156 Advanced Studio Topics/Ceramic Sculpture (4). Discussion of ideas, techniques, and personal control of form. Clay body, fabrication, glazing, and firing. Emphasis on development of personal direction. Prerequisite: Studio Art 51 or consent of instructor. Materials fee. May be repeated for credit with consent of instructor. Open to Studio Art majors only.

166A Advanced Collaborative Projects in Video (4). Original video projects produced in collaborative teams combining advanced video students with teams of students from other areas of study, including Drama, Dance, and Music. Shoots may be carried out on the video stage as well as field locations. Prerequisites: Studio Art 1A, B, C and 81A-B or consent of instructor. May be taken for credit twice. Open to Studio Art majors only.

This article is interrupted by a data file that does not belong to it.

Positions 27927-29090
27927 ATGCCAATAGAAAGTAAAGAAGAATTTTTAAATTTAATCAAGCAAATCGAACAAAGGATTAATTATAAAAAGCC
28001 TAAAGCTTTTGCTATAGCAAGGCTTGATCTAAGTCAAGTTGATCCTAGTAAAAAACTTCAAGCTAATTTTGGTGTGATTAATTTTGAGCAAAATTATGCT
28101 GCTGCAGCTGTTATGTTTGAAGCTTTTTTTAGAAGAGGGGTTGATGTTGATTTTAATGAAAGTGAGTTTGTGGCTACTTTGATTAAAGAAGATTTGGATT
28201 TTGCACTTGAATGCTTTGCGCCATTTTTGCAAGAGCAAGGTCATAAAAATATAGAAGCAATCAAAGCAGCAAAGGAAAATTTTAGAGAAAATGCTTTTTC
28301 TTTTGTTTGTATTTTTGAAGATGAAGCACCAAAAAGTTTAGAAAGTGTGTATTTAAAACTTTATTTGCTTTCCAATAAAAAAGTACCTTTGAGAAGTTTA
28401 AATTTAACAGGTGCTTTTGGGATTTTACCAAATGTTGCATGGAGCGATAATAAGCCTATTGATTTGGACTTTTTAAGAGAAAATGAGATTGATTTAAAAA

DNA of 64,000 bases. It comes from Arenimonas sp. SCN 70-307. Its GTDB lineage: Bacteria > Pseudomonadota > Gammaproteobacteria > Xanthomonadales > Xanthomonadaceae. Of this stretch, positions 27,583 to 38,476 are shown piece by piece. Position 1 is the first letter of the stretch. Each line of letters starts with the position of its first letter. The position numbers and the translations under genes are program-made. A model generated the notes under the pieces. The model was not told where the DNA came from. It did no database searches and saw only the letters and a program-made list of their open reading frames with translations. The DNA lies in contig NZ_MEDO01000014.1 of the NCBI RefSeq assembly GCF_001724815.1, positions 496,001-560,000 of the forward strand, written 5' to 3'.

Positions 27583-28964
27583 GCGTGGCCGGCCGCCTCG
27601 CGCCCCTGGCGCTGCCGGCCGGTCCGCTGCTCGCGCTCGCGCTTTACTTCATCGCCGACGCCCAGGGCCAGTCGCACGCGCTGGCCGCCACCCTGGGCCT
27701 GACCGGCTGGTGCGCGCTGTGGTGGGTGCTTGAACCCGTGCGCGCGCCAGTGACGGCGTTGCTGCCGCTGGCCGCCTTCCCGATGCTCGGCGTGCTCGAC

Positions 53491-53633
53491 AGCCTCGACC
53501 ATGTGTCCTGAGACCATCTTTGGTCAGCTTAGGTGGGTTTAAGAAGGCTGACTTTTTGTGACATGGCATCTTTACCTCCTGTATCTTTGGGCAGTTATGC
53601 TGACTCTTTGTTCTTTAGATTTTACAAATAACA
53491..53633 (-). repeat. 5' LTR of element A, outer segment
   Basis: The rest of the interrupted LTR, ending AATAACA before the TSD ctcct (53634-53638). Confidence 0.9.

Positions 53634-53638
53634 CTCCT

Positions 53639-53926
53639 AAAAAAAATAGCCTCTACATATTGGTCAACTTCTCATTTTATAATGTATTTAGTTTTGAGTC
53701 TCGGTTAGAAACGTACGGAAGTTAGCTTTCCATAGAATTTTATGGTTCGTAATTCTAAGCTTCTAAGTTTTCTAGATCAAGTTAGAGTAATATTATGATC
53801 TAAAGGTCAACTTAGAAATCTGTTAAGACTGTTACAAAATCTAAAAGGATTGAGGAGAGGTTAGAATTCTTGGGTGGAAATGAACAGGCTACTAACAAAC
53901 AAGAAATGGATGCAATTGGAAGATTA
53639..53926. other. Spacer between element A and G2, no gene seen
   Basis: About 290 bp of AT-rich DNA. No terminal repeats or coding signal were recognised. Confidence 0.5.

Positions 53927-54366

190 Senior Project and Critique (4). Directed-study critique class in preparation for final project and life after graduation; documentation and portfolio preparation for graduate school. Investigation of exhibition spaces and funding opportunities, participation in artists' communities outside the university, artists' rights issues. Prerequisite: senior standing. May be repeated for credit as topics vary. Open to Studio Art majors only.

190B Senior Projects and Critique in Photography (4). Directed group study focused on production of photographic projects of significant scope and ambition. Emphasis on preparation for continued study and/or practice in photography in advanced settings beyond the undergraduate university experience. Materials fee. Prerequisites: Studio Art 1A, B, C, 71A-B, and senior standing. Open to Studio Art majors only.

190C Senior Projects and Critique in Video (4). Directed group study focused on production and exhibition of individual video projects of significant scope and ambition. Emphasis is placed on critical evaluation. Assignments include work documentation, preparation for graduate school, and investigation of future opportunities outside the University. Prerequisites: Studio Art 1A, B, C, 81A-B, 132A or 132B, 141 or 153; senior standing. May be taken for credit twice. Open to Studio Art majors only.